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Doomed By The Divergence

05/24/06 12:38:10 PM
by David Penn

Negative divergences in the Russell 2000 signaled the potential for weakness in late May.

Security:   $RUT
Position:   N/A

In an article for, I pointed out that the relative strength in consumer staples stocks suggested that an economic slowdown was increasingly likely in the second half of 2006 ("Counting On Consumers," May 1, 2006). That both the Russell 2000 and New York Stock Exchange broke through their intermediate-term trendlines in late May was a clear signal to all who were willing to look that weakness truly was entering the market. See Figure 1.

FIGURE 1: RUSSELL 2000 INDEX, DAILY. A month-on-month negative stochastic divergence was a classic sign that a market that hadn't experienced a significant correction in months might be about to develop one.
Graphic provided by: Prophet Financial, Inc.
Not every top is accompanied by a clear negative divergence in a key indicator. But it behooves traders to be alert for negative divergences in markets that, if not necessarily overextended to the upside, have refused to correct themselves with significant downward or even sideways price action. Not every negative divergence is tradable (see my article on the topic of divergences, "Dial D For Divergences," March 8, 2006), but every negative divergence should be evaluated carefully in its own context. And where those contexts reveal a market with vulnerabilities to the downside, the trader or speculator should be prepared to bet against that market.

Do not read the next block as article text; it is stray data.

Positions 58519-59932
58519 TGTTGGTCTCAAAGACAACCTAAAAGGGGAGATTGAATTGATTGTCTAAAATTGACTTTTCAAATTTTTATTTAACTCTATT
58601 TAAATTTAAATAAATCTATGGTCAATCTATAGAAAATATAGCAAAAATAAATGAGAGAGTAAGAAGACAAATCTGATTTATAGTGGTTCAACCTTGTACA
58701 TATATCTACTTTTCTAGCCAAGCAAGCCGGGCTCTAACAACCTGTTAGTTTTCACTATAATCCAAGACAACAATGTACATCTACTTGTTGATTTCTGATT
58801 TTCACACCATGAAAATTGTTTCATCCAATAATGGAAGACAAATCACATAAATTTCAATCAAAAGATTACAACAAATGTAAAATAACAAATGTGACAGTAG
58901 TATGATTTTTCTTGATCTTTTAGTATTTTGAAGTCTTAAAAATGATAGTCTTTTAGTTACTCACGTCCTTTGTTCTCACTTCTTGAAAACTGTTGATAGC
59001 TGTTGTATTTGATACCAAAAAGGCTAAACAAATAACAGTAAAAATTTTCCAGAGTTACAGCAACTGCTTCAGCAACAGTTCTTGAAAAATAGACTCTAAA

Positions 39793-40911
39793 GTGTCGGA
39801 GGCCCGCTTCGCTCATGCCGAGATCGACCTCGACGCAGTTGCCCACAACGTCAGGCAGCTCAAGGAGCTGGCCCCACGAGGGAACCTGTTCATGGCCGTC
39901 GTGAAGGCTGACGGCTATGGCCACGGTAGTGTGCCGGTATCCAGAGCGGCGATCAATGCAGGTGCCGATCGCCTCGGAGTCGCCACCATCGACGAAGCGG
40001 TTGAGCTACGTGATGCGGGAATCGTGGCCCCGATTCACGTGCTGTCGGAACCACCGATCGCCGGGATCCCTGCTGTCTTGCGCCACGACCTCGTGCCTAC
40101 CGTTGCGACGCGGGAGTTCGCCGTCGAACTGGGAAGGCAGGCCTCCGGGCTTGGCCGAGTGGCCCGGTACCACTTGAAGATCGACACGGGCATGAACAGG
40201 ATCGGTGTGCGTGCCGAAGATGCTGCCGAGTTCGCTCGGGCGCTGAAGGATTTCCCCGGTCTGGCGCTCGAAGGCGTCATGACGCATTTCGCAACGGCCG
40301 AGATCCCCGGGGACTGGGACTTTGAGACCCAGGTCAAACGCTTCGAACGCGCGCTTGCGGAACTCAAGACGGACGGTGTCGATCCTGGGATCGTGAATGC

The negative stochastic divergence in the Russell 2000 was classic. The divergence was month-on-month, ideal for a daily chart, with higher price highs from April to May accompanied by lower stochastic highs. There are a couple of different ways of "confirming" the divergence. One is simply to wait for prices to fall below the low of the earlier/lower of the two price highs. This is the method I outlined in an article for ("Confirming Divergences," December 22, 2004). The other method is to use the moving average convergence/divergence (MACD) histogram—or rather, a downshift in the MACD histogram—as a trigger.

FIGURE 2: RUSSELL 2000, DAILY. The correction in the Russell 2000 in May took out three months' worth of higher lows in a matter of days. On a closing basis, however, the February lows remain a source of support for the time being.
Graphic provided by: Prophet Financial, Inc.
I've written a great deal about this approach in articles for Advantage. Using the Russell 2000 as our market, we look for the first time the MACD histogram makes a lower high after the stochastic divergence is clear. By "clear," I mean that the second lower peak in the stochastic indicator has to be made; the line needs to roll over to form a peak. The day (or session) of that lower high in the MACD histogram is the key day. Take half the range of that day and subtract it from the low of that day. That number is the target entry level to the downside (a number I call "the point," from the world of craps).

Let's take a look at how this very precise method worked. Based on my readings from my daily chart, the stochastic made a lower high on May 9. The very next day, the MACD histogram made a lower high. That day, May 10, was the "key day," with a range of 7.94. Divide that in half to get 3.97, and subtract 3.97 from the low of the day (772.75) for a point or target entry level to the downside of 768.78. That point was hit during the massive selloff on May 11—the very next day (Figure 2). The Russell 2000 proceeded to fall for another seven sessions, never making so much as an intraday higher high. With a standard trailing stop, a short based on this negative divergence would have been stopped out on the morning of May 23 with a $RUT print at 722.54—some 46-odd points later.

David Penn

Technical Writer for Technical Analysis of STOCKS & COMMODITIES magazine,, and Advantage.

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Comments or Questions? Article Usefulness
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Date: 05/24/06Rank: 3Comment: 
Date: 05/25/06Rank: 3Comment: 
Date: 05/28/06Rank: 2Comment: Ah, hindsight is so clear isn t it. Why didn t you print this article the day you got the sell signal? It would have been a 100x more useful.
Date: 05/29/06Rank: 4Comment: 

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